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Technical Editing: The Practical Guide For Editors And Writers (Hewlett-Packard Press) Paperback – 21 Jul 1992


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Product details

  • Paperback: 484 pages
  • Publisher: Basic Books (21 July 1992)
  • Language: English
  • ISBN-10: 0201563568
  • ISBN-13: 978-0201563566
  • Product Dimensions: 17.8 x 2.8 x 25.4 cm
  • Average Customer Review: 5.0 out of 5 stars  See all reviews (1 customer review)
  • Amazon Bestsellers Rank: 1,543,596 in Books (See Top 100 in Books)
  • See Complete Table of Contents

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Product Description

About the Author

Judith A. Tarutz, a former Senior Technical Editor at Hewlett-Packard, is a co-founder of Ibis Communications Inc. in Lynnfield, MA. She also teaches a graduate-level course in software technical editing.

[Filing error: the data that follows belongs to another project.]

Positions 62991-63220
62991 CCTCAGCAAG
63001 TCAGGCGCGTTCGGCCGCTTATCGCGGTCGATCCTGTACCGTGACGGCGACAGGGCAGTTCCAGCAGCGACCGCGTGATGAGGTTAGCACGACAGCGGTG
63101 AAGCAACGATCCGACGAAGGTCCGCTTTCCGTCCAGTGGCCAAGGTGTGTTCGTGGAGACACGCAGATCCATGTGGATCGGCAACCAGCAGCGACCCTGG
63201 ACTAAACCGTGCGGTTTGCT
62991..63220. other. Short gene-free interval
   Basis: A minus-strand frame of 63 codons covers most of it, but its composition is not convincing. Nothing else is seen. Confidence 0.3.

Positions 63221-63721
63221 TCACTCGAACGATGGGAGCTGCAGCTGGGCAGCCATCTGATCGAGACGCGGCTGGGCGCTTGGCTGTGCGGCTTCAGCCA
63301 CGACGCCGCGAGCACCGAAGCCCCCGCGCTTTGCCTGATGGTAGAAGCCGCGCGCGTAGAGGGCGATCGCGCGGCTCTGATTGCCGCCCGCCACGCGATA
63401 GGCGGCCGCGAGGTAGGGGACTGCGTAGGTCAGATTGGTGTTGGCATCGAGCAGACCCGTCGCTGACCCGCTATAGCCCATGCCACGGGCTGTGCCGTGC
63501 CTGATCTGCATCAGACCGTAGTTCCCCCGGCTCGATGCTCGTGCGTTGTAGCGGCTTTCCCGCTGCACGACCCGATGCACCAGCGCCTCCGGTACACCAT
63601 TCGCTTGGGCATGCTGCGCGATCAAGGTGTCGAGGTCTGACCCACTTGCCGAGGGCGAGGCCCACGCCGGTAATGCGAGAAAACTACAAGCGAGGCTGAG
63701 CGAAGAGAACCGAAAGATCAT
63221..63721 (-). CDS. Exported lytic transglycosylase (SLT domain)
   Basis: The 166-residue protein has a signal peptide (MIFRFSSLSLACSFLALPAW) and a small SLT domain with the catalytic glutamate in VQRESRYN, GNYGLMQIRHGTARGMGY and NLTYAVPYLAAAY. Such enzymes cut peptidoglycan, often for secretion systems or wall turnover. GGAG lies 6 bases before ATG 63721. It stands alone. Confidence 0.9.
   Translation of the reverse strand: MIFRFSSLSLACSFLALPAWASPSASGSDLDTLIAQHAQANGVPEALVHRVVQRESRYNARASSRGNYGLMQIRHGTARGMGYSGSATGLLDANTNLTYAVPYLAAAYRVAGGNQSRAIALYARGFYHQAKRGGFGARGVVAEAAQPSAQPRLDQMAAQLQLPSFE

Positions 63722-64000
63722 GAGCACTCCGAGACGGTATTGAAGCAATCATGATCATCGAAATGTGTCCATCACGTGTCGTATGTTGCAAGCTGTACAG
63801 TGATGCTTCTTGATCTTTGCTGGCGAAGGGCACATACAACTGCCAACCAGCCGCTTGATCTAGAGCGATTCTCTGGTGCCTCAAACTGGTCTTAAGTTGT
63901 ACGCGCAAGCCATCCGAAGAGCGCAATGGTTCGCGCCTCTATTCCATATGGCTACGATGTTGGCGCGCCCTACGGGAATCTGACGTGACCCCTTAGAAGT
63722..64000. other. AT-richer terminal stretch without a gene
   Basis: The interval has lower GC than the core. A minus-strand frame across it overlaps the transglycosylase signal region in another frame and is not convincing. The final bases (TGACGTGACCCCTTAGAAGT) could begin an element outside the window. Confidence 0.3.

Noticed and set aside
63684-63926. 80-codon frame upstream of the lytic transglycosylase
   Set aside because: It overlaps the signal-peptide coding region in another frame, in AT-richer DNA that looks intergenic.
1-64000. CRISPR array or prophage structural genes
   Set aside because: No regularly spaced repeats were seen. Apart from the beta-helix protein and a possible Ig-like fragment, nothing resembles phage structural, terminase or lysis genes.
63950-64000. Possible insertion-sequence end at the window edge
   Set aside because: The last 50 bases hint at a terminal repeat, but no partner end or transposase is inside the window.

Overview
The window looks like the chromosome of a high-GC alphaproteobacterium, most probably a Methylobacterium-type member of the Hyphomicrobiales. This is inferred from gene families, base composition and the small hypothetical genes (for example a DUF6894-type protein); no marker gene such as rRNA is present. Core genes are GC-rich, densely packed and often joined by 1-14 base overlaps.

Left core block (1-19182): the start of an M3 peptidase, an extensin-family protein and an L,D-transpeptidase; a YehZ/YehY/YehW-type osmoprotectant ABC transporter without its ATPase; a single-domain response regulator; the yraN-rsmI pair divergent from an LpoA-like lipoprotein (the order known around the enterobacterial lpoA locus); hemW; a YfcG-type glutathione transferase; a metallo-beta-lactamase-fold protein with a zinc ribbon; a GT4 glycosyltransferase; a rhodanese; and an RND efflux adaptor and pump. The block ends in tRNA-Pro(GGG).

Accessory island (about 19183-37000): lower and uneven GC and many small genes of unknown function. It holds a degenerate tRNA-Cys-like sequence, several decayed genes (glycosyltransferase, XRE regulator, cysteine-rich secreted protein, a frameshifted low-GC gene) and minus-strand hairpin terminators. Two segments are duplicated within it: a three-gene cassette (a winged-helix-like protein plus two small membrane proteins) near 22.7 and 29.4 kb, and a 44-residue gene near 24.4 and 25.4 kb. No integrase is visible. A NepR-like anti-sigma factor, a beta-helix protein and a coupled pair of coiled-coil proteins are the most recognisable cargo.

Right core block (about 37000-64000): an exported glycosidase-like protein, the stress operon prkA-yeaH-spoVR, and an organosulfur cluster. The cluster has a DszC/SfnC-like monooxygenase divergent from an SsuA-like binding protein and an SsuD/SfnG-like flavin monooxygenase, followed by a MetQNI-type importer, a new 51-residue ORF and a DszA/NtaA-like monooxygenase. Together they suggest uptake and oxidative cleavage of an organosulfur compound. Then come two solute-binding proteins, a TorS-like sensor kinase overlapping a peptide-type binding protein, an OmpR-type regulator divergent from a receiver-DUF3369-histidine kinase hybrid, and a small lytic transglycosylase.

Inside This Book (Learn More)
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In this chapter, you'll see technical editing from several perspectives. Read the first page
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Front Cover | Copyright | Table of Contents | Excerpt | Index | Back Cover
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Most Helpful Customer Reviews

2 of 2 people found the following review helpful By A Customer on 21 Aug 1996
Format: Paperback
The subtitle says it all. This book gives practical advice and guidelines for both editors and writers who must edit or deal with editors. Tarutz provides a heavy dose of "real world" information, including working with impossible schedules, difficult writers, and projects from hell.
This book is NOT a guide to marking up manuscripts, nor is it a style and usage manual. It IS an excellent guide to the profession of technical editing.
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Most Helpful Customer Reviews on Amazon.com (beta)

Amazon.com: 16 reviews
29 of 30 people found the following review helpful
Highest praise for this book 5 Jan 2000
By (LM) New Tech Writer - Published on Amazon.com